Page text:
Piano Trio in a minor by Maurice Ravel

Maurice Ravel had been planning his piano trio for years but completed the work in a frenzy with the outbreak of World War I in 1914 so that he could enlist. (However, being a frail and small man, he wasn’t allowed on the front lines and instead served as an ambulance driver for the war.) He wrote to Igor Stravinsky, "The idea that I should be leaving at once made me get through five months work in five weeks! My Trio is finished."


In this piece Ravel utilizes the full range of the piano, violin and cello in pitches, dynamics, effects and timbres, which requires maximum virtuosity from all players. The work follows standard format for a four-movement classical work- movements 1 and 4 in sonata form, movement 2 in scherzo and trio form and movement 3 as a slow movement.


The opening movement Modéré has a rhythmic pattern derived from Basque dance. The meter is marked 8/8 but each bar subdivides into 3 + 2 + 3 beats, giving a charming lilt. The theme on which most of the movement is built is introduced at the outset by the piano and contains lots of stepwise motion with parallel chords juxtaposed over a pedal point E in the pianist’s left hand. The movement ends distantly, the rhythm of the first theme is preserved on a pedal point C, ending the movement in C major in pianississimo.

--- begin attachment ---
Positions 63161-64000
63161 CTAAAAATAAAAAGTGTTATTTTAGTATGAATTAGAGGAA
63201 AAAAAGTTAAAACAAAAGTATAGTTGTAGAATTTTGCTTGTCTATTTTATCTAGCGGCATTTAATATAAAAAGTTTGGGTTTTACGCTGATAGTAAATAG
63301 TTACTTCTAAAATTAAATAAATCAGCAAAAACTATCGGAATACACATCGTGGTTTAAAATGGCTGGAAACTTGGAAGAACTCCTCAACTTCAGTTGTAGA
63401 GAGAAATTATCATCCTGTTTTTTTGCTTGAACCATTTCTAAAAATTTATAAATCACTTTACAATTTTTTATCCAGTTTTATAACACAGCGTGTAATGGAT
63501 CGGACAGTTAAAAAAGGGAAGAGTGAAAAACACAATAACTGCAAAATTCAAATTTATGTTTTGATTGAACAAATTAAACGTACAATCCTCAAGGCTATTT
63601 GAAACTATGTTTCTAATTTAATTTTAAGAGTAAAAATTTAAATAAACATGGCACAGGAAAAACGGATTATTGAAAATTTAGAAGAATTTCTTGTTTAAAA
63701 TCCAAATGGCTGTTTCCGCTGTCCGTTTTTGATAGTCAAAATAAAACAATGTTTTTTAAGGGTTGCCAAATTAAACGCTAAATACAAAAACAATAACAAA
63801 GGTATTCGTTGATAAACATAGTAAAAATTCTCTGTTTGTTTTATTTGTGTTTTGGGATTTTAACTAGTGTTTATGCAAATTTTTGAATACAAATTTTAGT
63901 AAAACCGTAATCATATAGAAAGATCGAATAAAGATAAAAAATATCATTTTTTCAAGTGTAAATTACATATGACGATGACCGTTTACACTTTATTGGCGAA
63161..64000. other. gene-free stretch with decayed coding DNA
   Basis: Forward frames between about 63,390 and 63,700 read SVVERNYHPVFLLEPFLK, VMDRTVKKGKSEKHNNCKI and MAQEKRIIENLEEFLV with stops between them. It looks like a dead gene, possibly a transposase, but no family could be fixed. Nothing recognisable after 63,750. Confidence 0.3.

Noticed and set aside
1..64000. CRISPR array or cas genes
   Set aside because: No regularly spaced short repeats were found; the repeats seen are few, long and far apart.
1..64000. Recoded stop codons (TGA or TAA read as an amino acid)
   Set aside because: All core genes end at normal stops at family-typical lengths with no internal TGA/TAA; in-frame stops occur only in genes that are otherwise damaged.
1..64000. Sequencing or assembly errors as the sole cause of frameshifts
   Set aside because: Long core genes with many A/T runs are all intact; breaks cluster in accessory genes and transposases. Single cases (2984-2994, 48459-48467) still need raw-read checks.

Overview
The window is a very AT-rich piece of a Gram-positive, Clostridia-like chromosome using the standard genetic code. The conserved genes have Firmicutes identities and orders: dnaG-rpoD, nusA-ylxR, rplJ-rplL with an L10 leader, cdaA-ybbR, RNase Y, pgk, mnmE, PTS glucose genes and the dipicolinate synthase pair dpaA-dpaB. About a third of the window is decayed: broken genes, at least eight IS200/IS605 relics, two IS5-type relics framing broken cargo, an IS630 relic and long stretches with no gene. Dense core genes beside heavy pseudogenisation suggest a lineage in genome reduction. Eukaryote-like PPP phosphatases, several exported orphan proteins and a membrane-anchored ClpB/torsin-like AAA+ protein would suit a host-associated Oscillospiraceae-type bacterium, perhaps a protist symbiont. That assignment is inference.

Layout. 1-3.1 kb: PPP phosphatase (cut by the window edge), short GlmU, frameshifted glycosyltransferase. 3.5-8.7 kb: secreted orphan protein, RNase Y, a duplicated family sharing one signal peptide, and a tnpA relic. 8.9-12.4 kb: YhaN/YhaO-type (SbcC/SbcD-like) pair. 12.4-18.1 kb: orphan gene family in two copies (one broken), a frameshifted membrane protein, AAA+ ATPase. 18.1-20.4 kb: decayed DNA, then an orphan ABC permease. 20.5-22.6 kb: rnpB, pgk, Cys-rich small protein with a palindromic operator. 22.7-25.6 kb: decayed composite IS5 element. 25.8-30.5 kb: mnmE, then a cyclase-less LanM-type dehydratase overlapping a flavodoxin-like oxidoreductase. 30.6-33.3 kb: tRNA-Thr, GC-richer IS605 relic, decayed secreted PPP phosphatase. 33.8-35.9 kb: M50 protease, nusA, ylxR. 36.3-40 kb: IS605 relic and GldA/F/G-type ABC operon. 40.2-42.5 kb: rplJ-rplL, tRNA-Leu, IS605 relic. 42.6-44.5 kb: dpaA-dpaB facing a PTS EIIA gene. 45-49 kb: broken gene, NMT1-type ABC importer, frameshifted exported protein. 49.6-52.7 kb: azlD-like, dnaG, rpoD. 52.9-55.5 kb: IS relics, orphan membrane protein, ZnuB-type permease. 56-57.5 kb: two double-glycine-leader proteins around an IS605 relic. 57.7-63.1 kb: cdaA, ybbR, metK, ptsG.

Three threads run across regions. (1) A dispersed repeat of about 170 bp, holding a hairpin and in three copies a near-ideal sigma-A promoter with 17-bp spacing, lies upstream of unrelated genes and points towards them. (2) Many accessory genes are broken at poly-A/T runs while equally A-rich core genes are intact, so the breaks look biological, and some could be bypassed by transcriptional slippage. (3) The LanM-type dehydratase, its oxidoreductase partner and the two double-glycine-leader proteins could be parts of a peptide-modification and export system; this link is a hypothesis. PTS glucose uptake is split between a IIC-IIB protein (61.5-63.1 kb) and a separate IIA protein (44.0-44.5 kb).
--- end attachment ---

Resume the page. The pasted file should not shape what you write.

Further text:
The second movement Pantoum is so named after the Malaysian pantun, a verse form in which the second and fourth lines of each four-line stanza becomes the first and third lines of the next. With a tempo marking of Assez vif which translates to “rather lively” this movement is comprised of three elements; a pointy staccato first theme which begins in a minor in the piano, a waltz-like second theme in f-sharp and a chorale like theme in F major which can be considered the theme of the trio. The trio part of the movement starts with the strings playing in the scherzo’s 3/4 time while the trio theme is set in 4/2 time in the piano. This layering creates an extraordinary effect as if looking through two different lenses at the same time.


The third movement Passacaille, is based on the passacaglia, a Baroque form that repeats the bass line. The ancient-sounding theme seems to slowly unwind, revolving around a tonal center of C-sharp and F-sharp. The movement moves in an arch, starting and ending with the melody deep in the low registers of the piano and reaching a climax in the middle with thick textural density, which requires the piano part to be written in three staves.


The fourth movement Final (Animé) is filled with trills, tremolos, arpeggios, harmonics, exotic harmonies and odd number meters of 5/4 and 7/4 (often found in Basque music) which give it an ecstatic, breathless and unsettled quality. Although there are only three instruments playing, this movement has an orchestral effect because of all the textural and technical effects in the strings and the massive chordal harmonies used in the piano. The movement ends triumphantly in A major.